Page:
Folks, a sincere and hearty Happy Black History Month to you. I’ve got a ton this week to catch you up on, from more layoffs to strikes to some factory workers coming into serious cash. Let’s get into it.

Layoffs will continue until worker morale improves: Let’s get it over with. REI, the Washington-based outfitter, reported $3.7 billion in revenue and $97.7 million in profits in 2021 (the most recent year available), but they laid off 167 workers from their Seattle, Issaquah, and Sumner offices. According to WARN data, Compass in Redmond laid off 110 workers, Bittrex laid off 83, and NC Interactive laid off 23. Highspot laid off 100 workers as well.

Boy, these companies must be doing pretty badly: Or maybe they spent too much money on lobbying and stock buybacks. Short on money? Punt some workers to the curb!

On the market? Washington Labor and Industries is looking for some new investigators and inspectors and such to keep workers safe around here.

600 Portland, OR workers strike:

Bold Hat Productions interns get $30,000 back: Name and Shame time, baby! The Seattle Office of Labor Standards announced Wednesday that Bold Hat Productions, an event production and marketing company, is paying $29,773.10 back to two people as part of a settlement agreement. The bosses classified the two as unpaid interns but allegedly treated them as workers. Are you also unsure of the difference? The DOL basically says if the person isn’t receiving an educational benefit—like academic credit or training—then that’s not an intern, that’s a worker.

26,000 Seattle workers were allegedly stiffed $7 million in 2022: Speaking of OLS, the agency just released its 2022 Year in Review. In settlements with companies, OLS facilitated the return of $7,700,778 to 26,583 Seattle workers last year, with nearly half of that money ($3.33 million) going from Uber Eats to the 10,467 gig workers they allegedly stiffed.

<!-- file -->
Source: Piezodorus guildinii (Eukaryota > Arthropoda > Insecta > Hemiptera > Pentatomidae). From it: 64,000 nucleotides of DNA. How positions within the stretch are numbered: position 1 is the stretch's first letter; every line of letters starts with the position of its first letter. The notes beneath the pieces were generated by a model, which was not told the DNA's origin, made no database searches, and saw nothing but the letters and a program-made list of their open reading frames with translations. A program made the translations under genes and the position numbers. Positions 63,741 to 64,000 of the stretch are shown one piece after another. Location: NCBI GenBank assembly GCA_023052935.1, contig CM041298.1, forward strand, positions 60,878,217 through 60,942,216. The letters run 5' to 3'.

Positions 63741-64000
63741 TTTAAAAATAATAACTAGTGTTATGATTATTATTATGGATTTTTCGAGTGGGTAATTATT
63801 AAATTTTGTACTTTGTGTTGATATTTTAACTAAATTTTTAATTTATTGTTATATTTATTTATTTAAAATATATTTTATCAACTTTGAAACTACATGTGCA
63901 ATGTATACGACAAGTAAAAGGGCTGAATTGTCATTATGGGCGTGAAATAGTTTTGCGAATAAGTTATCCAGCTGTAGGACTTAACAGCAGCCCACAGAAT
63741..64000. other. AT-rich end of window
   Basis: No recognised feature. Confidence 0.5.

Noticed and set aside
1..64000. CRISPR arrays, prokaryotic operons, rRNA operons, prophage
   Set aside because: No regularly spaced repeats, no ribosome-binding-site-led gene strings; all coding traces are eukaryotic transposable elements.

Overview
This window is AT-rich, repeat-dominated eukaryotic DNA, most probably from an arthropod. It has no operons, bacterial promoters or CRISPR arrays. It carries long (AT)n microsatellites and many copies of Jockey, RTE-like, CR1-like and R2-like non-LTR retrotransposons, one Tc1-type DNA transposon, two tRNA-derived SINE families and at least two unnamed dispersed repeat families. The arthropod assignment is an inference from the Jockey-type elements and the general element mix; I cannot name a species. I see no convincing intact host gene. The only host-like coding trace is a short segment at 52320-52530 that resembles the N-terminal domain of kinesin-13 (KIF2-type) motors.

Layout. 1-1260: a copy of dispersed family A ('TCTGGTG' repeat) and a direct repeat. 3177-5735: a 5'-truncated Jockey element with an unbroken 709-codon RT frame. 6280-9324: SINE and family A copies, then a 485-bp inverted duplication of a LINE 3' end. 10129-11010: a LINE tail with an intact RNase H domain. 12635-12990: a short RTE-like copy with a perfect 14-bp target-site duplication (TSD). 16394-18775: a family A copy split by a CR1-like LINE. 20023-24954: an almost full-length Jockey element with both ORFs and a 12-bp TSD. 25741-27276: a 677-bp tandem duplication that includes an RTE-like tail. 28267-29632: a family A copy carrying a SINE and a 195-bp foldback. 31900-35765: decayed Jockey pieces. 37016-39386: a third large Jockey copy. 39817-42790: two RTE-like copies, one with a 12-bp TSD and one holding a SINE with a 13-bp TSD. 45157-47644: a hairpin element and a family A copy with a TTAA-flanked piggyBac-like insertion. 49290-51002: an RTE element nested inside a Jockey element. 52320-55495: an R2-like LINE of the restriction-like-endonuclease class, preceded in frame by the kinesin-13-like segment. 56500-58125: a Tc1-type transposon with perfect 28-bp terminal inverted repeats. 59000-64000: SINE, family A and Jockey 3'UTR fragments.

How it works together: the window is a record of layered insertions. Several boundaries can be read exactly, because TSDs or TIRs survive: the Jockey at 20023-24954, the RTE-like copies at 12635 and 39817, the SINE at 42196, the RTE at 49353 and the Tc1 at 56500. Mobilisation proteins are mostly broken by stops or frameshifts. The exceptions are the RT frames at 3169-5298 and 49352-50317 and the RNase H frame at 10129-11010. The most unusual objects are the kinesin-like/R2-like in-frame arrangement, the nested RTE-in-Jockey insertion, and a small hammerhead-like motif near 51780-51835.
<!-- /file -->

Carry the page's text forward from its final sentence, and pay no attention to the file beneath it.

Lawsuits fly over faulty payroll systems: Kroger workers across the country are suing the company in class-action lawsuits after a new time clock/payroll system, MyTime, shorted their paychecks. The company didn’t fix the problem for months. AFSCME is suing the state of Oregon over a laundry list of problems following its implementation of a similar system, Workday, on January 3. Unfortunately, as CBS reported a few days ago, it usually takes a while for workers who suffer wage theft like this to get their money back, if they do at all.

United Auto Workers at GM get $12,000 profit-sharing check: See this? Workers and bosses can get along. In GM’s agreement with the United Auto Workers union, for every $1 billion GM makes in North America, the employees all get $1,000. This month, workers will get up to $12,750. Companies: You don’t have to steal our money, bust our unions, and lay us all off every time you think you’ll miss profit margins. You can be decent like this. (Oh, who the fuck am I kidding?)

Welcome to the resistance, union buster spawn: A fantastic read here by Julia Rock at Lever News, reporting from a meeting of the Restaurant Law Center, which is part of the National Restaurant Association. TL;DR: the business reps call young people the “trophy generation” for wanting dignity at work, their kids are embarrassed to bring them to Career Day at their schools, and they know customers are paying attention to who is busting unions.